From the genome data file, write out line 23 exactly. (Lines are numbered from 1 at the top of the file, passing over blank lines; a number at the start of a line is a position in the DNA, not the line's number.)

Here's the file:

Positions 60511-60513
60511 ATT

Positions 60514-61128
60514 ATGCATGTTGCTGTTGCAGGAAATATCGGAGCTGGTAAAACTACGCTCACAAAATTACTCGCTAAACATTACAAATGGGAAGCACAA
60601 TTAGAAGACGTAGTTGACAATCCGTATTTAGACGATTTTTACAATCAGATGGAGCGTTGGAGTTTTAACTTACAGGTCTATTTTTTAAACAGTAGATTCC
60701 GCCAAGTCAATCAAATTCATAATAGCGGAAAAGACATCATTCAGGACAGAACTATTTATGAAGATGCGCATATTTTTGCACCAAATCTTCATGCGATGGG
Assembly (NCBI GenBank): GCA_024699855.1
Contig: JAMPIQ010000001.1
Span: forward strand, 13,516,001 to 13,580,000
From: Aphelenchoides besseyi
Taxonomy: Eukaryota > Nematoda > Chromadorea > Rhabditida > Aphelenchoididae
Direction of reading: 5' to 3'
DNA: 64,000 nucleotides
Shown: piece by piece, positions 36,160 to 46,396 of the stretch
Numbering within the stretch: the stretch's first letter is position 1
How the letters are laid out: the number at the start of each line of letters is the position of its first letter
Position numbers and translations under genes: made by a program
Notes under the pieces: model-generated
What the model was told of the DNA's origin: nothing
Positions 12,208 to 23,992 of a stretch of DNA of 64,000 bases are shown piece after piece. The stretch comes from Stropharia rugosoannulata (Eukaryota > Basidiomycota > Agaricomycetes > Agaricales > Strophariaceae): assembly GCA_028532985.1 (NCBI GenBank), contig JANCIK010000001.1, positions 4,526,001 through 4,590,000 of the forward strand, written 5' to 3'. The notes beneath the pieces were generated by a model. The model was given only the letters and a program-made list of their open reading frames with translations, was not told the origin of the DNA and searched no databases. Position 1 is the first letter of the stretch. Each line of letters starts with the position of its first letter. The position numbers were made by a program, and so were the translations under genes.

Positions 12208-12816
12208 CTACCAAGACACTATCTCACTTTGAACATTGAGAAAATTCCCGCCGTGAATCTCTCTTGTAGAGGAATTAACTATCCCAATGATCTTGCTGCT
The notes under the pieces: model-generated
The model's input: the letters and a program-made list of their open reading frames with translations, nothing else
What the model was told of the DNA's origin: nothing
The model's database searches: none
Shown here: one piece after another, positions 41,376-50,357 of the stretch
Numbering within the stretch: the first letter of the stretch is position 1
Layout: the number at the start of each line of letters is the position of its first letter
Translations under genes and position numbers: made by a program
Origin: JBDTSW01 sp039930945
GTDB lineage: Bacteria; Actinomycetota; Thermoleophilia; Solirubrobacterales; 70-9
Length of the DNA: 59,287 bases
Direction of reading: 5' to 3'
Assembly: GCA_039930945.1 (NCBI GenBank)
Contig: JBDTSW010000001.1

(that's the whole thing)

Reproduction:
The notes under the pieces: model-generated